Oklahoma Baptist University

Alum Receives Community Engagement Grant

Jenny Affentranger is one of 25 principals selected from across the nation to receive grants in the 2010 Sharing the Dream initiative. Affentranger has been awarded $5,000 for her school to strengthen parent and community engagement.

Jenny Affentranger, who serves as lower elementary principal for Bethel Schools in Bethel Acres, Okla., is one of 25 principals selected by the National Association of Elementary School Principals (NAESP) Foundation and MetLife Foundation to receive grants in the 2010 Sharing the Dream initiative, which helps principals build closer relationships between schools and communities. The winning principals from across the nation have each been awarded $5,000 for their schools to strengthen parent and community engagement and to create opportunities for students to gain the global perspective necessary for success in the 21st century.

Affentranger is a 2001 alum of OBU, earning a bachelor’s degree in early elementary education. Earlier this year, she was selected to serve on a 12-person committee for the National Board for Professional Teaching Standards. Her committee is responsible for revising the contents of the standards for Literacy: Reading-Language Arts. This job requires her to attend a total of five meetings in Washington, D.C.

“I have four teachers (Emily Carpenter, Shawna Keene, Tracie Wade and Maria Wright) who have volunteered to write grants for our site with me. Their input and ideas are invaluable,” Affentranger said. “Our $5,000 will be spent on seven laptops, a wireless router, and a cart for storage and transportation. The laptop center will be available to first- and second-grade teachers to use for differentiated instruction in mathematics and exposure to other cultures. Teachers want to Skype with students from a school in Nikaho, Japan (Shawnee’s Sister City) if possible. They also want to increase the time students can spend on mathematics computer programs, such as Destination Math and Math Facts in a Flash.”

New for 2010-11, Sharing the Dream grantees are defining community in broader ways that can build global awareness. The schools are connecting students from different cultures; engaging diverse families; forging lasting partnerships with immigrant communities, arts organizations, and businesses; exploring world languages; and addressing “global competence” in teaching and learning.

“Sharing the Dream grants encourage the innovative development of learning communities that is the hallmark of effective principal leadership,” said NAESP Foundation CEO Ernest J. Mannino. “We are excited to be able to directly impact the important work that principals do to enhance communication and build capacity within school communities.”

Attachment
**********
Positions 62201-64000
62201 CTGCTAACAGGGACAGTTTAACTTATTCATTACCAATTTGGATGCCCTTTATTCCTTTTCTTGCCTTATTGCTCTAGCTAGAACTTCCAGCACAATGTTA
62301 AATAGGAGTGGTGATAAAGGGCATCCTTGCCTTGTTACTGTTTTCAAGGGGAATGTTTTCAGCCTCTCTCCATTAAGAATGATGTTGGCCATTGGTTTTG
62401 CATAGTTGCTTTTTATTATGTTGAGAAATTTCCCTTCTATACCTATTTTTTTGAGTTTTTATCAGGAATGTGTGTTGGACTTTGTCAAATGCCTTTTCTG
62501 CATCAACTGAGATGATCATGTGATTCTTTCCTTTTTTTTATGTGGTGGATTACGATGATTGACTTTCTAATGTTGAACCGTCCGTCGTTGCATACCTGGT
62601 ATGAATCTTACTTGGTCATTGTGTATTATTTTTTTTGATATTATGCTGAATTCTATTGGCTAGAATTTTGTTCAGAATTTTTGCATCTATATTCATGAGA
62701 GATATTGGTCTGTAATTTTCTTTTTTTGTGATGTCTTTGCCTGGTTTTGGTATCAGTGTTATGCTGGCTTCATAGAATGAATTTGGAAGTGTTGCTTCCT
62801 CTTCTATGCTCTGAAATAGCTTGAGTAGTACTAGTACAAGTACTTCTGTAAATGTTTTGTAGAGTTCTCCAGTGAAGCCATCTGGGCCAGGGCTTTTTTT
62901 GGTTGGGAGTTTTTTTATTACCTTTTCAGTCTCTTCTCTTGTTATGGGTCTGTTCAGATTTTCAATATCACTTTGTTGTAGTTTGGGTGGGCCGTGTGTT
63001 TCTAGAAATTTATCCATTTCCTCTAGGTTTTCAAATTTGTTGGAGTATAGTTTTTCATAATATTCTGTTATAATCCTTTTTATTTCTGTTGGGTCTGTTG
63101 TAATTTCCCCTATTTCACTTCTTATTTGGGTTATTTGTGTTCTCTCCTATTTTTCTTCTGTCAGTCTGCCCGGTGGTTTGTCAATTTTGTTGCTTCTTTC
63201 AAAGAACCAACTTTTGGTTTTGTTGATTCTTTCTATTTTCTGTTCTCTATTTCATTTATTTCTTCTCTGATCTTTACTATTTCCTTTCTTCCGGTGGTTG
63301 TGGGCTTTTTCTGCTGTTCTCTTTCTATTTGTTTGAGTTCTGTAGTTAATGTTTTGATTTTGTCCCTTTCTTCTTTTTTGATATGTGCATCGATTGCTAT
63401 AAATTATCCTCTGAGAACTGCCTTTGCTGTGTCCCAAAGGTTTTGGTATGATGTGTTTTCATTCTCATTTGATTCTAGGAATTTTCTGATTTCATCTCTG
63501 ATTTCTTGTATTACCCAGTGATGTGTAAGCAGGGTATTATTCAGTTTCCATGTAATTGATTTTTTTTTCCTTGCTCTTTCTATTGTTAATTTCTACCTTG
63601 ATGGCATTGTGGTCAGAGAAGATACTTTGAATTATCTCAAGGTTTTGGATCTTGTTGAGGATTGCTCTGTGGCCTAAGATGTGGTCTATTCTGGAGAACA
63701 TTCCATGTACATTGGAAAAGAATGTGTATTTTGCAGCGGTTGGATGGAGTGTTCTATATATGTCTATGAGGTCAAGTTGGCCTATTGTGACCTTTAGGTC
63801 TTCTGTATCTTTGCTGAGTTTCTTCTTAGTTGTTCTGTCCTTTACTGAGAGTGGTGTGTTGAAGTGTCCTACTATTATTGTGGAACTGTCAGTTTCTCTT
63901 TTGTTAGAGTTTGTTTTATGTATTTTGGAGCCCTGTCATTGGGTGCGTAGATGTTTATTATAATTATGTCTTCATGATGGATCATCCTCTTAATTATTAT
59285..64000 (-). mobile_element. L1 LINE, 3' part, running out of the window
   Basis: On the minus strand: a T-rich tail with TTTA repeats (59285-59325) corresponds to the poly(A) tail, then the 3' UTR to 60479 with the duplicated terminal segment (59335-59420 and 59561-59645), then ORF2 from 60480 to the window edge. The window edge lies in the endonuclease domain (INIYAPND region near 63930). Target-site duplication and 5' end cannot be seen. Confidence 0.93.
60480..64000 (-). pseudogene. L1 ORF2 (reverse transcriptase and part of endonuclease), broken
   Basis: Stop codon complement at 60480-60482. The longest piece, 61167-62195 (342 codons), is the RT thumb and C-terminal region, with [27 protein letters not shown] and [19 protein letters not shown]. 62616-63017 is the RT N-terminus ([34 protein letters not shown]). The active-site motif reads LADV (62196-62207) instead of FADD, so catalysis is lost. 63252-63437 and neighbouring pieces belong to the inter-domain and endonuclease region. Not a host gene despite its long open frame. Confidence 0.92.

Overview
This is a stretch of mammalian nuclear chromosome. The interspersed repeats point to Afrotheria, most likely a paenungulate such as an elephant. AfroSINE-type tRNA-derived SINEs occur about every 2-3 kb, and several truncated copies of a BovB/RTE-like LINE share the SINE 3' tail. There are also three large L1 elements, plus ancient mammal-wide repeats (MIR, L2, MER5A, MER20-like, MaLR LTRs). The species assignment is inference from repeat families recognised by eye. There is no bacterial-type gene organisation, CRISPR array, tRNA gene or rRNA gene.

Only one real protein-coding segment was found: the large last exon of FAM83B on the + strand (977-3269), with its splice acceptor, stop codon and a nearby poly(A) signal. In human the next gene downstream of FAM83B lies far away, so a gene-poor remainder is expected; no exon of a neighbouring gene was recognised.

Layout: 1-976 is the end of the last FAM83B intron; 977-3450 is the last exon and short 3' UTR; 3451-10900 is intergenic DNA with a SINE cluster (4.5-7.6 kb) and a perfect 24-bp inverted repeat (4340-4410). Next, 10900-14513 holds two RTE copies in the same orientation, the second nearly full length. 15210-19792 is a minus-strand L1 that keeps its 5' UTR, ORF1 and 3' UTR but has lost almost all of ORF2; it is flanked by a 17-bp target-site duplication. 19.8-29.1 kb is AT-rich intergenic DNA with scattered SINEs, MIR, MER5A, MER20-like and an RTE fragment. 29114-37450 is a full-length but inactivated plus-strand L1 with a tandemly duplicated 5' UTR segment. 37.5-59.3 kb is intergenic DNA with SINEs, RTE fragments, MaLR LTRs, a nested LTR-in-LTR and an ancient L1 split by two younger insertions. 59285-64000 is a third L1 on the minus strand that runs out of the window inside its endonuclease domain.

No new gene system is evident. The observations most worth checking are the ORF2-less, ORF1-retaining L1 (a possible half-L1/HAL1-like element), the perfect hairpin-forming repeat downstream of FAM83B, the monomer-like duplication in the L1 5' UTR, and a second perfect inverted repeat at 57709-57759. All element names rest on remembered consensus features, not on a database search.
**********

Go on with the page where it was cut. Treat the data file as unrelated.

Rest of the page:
This year’s grant-winning principals were carefully selected for the distinctive, but practical, programs they created to improve communications within their communities and better prepare students to succeed in a global environment. Recipient schools represent rural, urban, small, and large, elementary and middle schools. Awards were based on need, the creativity of the plan, and the commitment to program evaluation.

“We are pleased to join with NAESP in encouraging school leaders committed to engaging their communities and in supporting collaboration to increase student knowledge of the world,” said Dennis White, president and CEO of MetLife Foundation.

The Sharing the Dream initiative began in 2003 when the annual MetLife Survey of the American Teacher revealed a significant disconnect between the ways in which principals and other members of the school community view their schools and relationships with one another.

In addition to the grant awards, winners are receiving copies of “Ready for the World: Preparing Elementary Students for the Global Age,” a publication of the Asia Society’s Partnership for Global Learning, also supported by MetLife Foundation.

To view the list of 2010 Sharing the Dream grant recipients, click here.

Established in 1921, the National Association of Elementary School Principals (NAESP) serves elementary and middle school principals in the United States, Canada, and overseas. NAESP leads in the advocacy and support for elementary and middle-level principals and other education leaders in their commitment to all children. The NAESP Foundation, founded in 1982, is the charitable arm of NAESP and is dedicated to securing and stewarding private gifts and grants that benefit the National Association of Elementary School Principals. For more information, click here.

MetLife Foundation supports education, health, civic and cultural organizations. In education, it seeks to strengthen public schools through effective teaching and leadership, and to prepare students for access to and success in higher education, particularly the crucial first year. The Foundation’s grant-making is informed by findings from the annual “MetLife Survey of the American Teacher.” For more information, click here.

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